News Wrap: Trump son-in-law tapped for top White House role
JUDY WOODRUFF: A crush of confirmation hearings begins tomorrow for team Trump, but the focus tonight is on someone who's not subject to Senate confirmation. He's a close relative of the president-elect, and the transition announced this evening he's getting a top White House slot.
John Yang begins our coverage.
JOHN YANG: Throughout the campaign, Jared Kushner had Donald Trump's ear and now the president wants him to follow him to the White House as a top adviser.
Like the president-elect, Kushner, who turns 36 tomorrow, is the son of a real estate magnate. He became CEO of Kushner Companies, his father's multibillion-dollar business, in 2008. In 2009, he married Ivanka Trump. Trump insiders credit Kushner with restructuring and modernizing his father-in-law's campaign.
During the transition, he's been involved in key personnel decisions. Former Secretary of State Henry Kissinger told "Forbes" magazine: "Every president I have ever known has one or two people he intuitively and structurally trusts. I think Jared might be that person."
Even with President-elect Trump's confidence, Kushner could face hurdles before he can assume a White House post. They arise from both who he is and what he owns. A 1967 federal law bars officials from appointing relatives to any agency they control. But it's not clear whether it applies to White House jobs.
Today, Kushner's lawyer argues it doesn't and said Kushner won't be taking a salary. As for Kushner's business holdings, a senior transition official said he will resign as CEO and divest from a significant number of assets, including foreign investments.
For the "PBS NewsHour," I'm John Yang.
JUDY WOODRUFF: We will get the Trump team's perspective on this and other issues right after the news summary.
In the day's other news: Russia pushed back against a U.S. intelligence report that it meddled in the presidential campaign. The report last week said President Vladimir Putin personally ordered the effort. Today, a Kremlin spokesman said the investigation is "reminiscent of a witch-hunt," echoing language that President-elect Trump used last week.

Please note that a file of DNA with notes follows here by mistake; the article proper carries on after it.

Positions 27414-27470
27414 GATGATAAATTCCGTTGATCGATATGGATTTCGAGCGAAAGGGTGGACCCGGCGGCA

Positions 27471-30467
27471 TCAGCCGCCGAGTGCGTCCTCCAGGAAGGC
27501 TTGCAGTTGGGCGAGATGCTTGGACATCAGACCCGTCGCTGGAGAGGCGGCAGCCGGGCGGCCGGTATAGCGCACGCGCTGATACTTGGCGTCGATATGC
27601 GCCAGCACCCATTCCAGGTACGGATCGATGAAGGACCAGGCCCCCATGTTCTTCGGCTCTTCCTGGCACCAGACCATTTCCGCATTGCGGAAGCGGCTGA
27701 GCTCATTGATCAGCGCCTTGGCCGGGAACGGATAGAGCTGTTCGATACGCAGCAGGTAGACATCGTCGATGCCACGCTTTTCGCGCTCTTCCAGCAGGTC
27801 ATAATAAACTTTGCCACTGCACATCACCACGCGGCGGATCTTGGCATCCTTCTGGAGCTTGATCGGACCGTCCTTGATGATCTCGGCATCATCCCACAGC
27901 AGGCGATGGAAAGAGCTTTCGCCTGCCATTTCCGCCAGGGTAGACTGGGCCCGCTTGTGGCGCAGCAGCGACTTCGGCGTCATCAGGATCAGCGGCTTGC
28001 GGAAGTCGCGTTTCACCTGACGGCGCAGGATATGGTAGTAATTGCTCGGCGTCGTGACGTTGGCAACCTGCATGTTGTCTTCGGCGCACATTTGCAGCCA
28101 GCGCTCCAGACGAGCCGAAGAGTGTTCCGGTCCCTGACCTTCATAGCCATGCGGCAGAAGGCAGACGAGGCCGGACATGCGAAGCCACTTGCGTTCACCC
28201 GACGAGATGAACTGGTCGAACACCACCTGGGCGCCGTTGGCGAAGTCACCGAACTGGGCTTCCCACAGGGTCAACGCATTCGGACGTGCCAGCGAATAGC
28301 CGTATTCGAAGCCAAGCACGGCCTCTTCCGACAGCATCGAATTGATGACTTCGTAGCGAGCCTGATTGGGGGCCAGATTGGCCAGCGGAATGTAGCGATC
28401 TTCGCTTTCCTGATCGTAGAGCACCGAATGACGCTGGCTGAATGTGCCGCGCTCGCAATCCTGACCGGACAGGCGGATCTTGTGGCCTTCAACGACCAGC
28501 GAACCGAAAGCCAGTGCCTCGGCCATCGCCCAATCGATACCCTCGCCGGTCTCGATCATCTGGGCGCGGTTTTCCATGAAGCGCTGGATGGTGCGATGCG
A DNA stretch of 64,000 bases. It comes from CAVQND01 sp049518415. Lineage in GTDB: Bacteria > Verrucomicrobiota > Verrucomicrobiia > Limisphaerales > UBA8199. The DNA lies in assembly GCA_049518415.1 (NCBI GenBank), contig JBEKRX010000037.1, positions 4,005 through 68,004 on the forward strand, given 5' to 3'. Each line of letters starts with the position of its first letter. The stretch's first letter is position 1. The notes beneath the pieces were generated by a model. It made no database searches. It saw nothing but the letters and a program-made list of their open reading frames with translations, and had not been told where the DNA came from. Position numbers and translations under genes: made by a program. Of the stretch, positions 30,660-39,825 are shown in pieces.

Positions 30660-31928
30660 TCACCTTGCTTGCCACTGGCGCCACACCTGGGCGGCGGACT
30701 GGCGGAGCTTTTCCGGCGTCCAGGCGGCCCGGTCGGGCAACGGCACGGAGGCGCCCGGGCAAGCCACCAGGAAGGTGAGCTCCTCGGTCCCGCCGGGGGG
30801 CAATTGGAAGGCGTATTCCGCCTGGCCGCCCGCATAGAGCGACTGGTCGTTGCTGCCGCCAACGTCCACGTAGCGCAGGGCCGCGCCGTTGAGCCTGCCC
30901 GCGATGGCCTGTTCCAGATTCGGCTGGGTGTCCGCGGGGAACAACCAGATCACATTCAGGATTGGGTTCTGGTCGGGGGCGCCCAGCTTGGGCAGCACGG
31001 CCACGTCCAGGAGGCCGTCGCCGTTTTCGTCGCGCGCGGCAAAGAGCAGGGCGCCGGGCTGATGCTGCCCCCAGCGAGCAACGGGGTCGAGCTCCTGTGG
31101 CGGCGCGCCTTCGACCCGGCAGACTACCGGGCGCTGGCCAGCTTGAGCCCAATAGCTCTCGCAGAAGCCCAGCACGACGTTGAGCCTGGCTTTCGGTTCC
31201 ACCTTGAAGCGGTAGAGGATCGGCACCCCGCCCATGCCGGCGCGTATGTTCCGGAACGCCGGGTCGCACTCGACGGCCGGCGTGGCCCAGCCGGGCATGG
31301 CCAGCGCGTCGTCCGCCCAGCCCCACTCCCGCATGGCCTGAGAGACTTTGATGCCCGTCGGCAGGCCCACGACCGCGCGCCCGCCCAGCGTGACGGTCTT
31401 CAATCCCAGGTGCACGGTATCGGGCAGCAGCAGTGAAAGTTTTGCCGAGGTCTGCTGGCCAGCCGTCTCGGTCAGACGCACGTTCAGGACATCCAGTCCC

MAN (through translator): We still don't know what data those who make such unfounded accusations have. We still strongly reject any involvement of Moscow and accusations that Russian officials or institutions were involved in any hacker attacks. We are observing a serious fatigue with these accusations.
JUDY WOODRUFF: Mr. Trump today deflected questions today about the hacking. He said — quote — "We will talk to you about that at another time." He holds his news conference since the election on Wednesday.
China warned President-elect Donald Trump today that it will "take revenge" if he reneges on the so-called one China policy. That doctrine treats Taiwan as part of China. The threat from Chinese state-run media came after the Taiwanese president made a weekend stopover in Houston, Texas, and met with Republican lawmakers. Mr. Trump has spoken with the Taiwanese leader, and at one point, appeared to suggest that the one-China policy might need reconsidering.
The man accused of killing five people at the Fort Lauderdale, Florida, airport had his first appearance in federal court today. According to court documents, Esteban Santiago has admitted to the fatal shooting last Friday. At the hearing today, the Iraq War veteran said he understood the charges against him, which carry the death penalty.
Northern California and Nevada are facing what could be their worst flood disaster in the last decade. A powerful storm system moved in over the weekend, unleashing heavy downpours and strong winds. And it forced some 1,300 residents in Reno, Nevada, to evacuate after the Truckee River overflowed. The storm also blew down a giant California sequoia that is famed for a tunnel carved into its truck. It had stood for centuries.
The musical "La La Land" swept seven Golden Globe film awards. And the ceremony also touched off a war of words with President-elect Trump. It started with actress Meryl Streep and her speech accepting a lifetime achievement award. She deplored Mr. Trump's imitating a disabled reporter during the primaries.
MERYL STREEP, Actress: And this instinct to humiliate, when it's modeled by someone in the public platform, by someone powerful, it filters down into everybody's life, because it kind of gives permission for other people to do the same thing. When the powerful use their position to bully others, we all lose.
JUDY WOODRUFF: The president-elect fired back on Twitter today. He called Streep — quote — "one of the most overrated actresses in Hollywood" and — quote — "a Hillary flunky who lost big."
Mr. Trump also tweeted praise for Fiat Chrysler's decision to build new jeeps and a truck in the Midwestern U.S., instead of Mexico. The company said it's creating 2,000 jobs.
On Wall Street, meanwhile, stocks followed oil prices lower. The Dow Jones industrial average lost 76 points to close at 19887. The Nasdaq rose 10 points, and the S&P 500 slipped eight.